Congressional investigators found no evidence that the Census Bureau manipulated the release date of unfavorable poverty data in the run-up to the 2004 presidential election.

Still, the Government Accountability Office recommended in a report Friday that census officials do a better job of documenting policies for disseminating the annual report on income, poverty and health insurance.

Some Democrats complained in 2004 that the Bush administration moved up the release of poverty statistics by a month, to August, so they wouldn’t be made public so close to Election Day.

Democrats also complained about how the bureau released poverty statistics in 2003. The information was made public on a Friday at the bureau’s headquarters in suburban Maryland rather than in downtown Washington. Critics said the timing and location of the announcement suppressed coverage by news organizations.

The data for both years showed the poverty rate climbing. In 2004, the economy was a big campaign issue in some parts of the country. Poverty data had been released in the last week of September in each of the previous eight years.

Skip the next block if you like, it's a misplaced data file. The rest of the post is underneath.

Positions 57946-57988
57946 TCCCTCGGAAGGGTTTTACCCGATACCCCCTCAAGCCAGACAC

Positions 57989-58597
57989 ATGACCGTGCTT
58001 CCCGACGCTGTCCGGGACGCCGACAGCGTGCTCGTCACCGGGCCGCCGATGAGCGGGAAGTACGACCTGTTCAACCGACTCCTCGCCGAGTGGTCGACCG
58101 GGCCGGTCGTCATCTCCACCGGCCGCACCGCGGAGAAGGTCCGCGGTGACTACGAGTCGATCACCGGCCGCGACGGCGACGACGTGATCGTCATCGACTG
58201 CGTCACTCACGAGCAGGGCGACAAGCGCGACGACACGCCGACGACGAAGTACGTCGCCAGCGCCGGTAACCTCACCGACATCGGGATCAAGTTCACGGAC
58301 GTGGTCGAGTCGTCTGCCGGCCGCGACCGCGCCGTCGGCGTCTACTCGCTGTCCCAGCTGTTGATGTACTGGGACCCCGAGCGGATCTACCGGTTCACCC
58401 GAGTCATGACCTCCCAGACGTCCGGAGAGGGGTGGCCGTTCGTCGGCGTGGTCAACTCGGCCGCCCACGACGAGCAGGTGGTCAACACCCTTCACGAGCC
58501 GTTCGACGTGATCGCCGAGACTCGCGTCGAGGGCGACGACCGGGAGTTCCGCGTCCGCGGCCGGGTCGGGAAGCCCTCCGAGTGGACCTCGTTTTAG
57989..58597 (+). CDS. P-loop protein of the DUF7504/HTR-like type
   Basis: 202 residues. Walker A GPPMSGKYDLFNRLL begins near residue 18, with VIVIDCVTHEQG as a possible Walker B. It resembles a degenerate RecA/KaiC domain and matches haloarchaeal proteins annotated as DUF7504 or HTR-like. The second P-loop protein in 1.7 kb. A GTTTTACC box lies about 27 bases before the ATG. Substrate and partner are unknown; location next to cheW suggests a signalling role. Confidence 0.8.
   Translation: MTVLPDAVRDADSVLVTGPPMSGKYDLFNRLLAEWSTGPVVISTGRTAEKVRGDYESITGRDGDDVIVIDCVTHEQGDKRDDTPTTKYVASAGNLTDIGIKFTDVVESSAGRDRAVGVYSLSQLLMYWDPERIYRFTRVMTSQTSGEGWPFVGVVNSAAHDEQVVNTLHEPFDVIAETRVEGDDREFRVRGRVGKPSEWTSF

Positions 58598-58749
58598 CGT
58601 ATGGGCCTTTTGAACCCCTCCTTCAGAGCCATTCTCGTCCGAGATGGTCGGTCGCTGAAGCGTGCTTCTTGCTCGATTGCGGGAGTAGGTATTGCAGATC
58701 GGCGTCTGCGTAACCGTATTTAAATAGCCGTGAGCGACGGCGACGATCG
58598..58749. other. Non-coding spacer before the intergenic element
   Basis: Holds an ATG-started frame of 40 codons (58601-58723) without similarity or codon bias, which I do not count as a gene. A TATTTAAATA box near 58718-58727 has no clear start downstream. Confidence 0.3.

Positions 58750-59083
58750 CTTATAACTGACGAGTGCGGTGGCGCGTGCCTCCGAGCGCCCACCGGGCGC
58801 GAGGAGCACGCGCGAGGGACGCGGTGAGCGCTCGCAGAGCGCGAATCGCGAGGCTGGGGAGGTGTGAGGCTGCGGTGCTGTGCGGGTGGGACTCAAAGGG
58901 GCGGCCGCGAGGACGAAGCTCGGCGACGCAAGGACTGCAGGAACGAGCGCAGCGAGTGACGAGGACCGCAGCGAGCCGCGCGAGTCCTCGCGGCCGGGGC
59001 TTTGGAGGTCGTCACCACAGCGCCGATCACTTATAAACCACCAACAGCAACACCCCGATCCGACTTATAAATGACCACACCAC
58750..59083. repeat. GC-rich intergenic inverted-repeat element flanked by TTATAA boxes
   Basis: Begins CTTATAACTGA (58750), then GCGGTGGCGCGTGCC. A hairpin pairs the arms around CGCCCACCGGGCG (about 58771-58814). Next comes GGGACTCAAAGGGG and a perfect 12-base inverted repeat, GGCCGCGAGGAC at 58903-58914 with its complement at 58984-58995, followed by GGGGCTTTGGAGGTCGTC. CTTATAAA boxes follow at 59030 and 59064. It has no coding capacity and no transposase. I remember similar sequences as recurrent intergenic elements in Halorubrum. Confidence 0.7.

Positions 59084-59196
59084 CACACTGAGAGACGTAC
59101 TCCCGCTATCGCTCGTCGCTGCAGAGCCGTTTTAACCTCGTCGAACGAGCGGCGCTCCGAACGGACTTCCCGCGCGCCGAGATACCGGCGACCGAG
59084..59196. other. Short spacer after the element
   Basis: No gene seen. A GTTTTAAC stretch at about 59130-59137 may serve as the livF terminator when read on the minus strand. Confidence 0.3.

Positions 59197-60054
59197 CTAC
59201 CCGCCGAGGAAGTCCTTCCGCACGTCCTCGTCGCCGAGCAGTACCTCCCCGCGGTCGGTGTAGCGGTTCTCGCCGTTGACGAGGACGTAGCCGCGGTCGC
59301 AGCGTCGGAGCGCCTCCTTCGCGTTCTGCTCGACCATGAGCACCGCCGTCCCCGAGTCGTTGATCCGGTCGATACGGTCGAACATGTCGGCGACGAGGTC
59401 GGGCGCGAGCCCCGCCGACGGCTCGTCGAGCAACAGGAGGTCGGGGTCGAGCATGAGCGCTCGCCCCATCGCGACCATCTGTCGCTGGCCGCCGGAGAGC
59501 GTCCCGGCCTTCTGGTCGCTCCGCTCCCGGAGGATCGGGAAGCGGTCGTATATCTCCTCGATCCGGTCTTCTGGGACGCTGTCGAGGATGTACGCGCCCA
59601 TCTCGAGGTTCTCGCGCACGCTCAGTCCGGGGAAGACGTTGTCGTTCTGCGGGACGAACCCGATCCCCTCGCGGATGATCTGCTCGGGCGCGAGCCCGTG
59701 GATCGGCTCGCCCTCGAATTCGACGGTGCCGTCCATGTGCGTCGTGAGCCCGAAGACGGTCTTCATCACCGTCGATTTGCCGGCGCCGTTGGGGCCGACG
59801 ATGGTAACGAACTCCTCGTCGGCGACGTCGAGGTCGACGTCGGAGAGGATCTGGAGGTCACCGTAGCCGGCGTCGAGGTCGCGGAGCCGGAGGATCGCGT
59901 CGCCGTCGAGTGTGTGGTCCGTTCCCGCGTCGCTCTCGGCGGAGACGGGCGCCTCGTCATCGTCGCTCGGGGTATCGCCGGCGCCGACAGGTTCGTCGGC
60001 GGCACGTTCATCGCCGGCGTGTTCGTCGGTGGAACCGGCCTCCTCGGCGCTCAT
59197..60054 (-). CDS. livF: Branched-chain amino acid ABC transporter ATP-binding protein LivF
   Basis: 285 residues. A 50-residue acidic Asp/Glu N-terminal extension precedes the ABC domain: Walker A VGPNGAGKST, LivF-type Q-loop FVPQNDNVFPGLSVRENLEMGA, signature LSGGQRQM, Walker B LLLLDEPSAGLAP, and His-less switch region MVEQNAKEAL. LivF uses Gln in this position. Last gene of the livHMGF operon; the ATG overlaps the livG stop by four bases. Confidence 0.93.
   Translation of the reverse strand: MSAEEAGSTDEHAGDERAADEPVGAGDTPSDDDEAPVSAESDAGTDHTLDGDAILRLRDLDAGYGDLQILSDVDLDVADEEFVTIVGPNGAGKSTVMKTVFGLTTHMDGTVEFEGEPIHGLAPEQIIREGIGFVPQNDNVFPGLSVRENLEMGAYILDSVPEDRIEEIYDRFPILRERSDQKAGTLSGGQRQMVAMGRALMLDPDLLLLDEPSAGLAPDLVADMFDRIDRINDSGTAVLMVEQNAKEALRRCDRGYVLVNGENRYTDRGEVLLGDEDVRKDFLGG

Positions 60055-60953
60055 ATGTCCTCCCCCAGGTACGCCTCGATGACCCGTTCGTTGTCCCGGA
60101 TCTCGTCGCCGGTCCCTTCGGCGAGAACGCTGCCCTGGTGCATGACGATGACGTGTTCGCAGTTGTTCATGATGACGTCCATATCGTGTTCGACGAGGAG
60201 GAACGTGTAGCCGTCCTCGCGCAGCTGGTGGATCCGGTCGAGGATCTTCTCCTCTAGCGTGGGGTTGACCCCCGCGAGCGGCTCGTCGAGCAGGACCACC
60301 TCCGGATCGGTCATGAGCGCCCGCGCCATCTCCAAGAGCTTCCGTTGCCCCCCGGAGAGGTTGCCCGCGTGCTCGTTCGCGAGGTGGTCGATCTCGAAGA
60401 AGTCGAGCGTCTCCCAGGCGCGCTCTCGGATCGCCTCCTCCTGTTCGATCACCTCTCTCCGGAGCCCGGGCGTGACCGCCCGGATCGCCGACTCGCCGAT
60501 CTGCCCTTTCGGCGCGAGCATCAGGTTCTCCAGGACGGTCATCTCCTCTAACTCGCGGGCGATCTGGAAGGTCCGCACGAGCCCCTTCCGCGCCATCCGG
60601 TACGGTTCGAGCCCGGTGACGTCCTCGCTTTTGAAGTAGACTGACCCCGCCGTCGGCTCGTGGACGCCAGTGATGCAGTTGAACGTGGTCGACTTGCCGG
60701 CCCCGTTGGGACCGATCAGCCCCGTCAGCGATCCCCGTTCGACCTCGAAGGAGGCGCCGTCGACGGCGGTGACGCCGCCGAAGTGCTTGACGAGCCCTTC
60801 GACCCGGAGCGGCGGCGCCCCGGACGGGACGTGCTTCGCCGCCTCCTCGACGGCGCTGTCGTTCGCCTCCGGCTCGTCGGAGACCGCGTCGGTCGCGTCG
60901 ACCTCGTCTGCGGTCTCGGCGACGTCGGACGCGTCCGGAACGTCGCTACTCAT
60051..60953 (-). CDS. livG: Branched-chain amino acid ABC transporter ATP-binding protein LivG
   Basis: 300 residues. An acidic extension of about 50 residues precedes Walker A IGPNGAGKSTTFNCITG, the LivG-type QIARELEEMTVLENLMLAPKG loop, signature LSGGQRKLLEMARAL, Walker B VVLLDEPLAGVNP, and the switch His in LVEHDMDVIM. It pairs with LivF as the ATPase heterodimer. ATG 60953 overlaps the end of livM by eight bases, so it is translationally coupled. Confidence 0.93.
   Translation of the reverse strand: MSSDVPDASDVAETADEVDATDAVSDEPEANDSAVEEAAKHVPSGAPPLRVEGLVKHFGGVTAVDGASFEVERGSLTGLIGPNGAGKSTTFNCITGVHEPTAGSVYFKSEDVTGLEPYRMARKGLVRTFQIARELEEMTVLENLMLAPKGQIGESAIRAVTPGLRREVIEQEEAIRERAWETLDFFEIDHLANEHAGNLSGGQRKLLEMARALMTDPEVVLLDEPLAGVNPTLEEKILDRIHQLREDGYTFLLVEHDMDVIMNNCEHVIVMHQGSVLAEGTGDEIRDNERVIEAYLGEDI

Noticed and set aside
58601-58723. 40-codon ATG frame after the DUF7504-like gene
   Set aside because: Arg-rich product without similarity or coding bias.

The Census Bureau said it moved up the release date to coincide with the release of other income statistics from the Annual Community Survey. The two reports are from different surveys with different methodologies, so they can show slightly different figures.

“We didn’t think it made sense to have them released 30 days apart when they were both going to provide valuable data on income and poverty,” said Jefferson Taylor, the bureau’s associate director for communications. “They needed an explanation so they were more understandable and usable.”

The GAO, the investigative arm of Congress, found that the Census Bureau followed most of its policies in releasing the poverty statistics. However, it also found that there weren’t many policies to follow.

The Census Bureau is updating its policies, according to the GAO report.

Rep. Carolyn Maloney, D-N.Y., said the bureau should ensure that career employees _ not political appointees _ are in charge of releasing sensitive economic information.

“Clearly the GAO thinks it would be a good idea for Census to have written procedures on how Census releases data, so they could then be followed,” Maloney said in a statement. “Right now, Census doesn’t have adequate procedures in place.”


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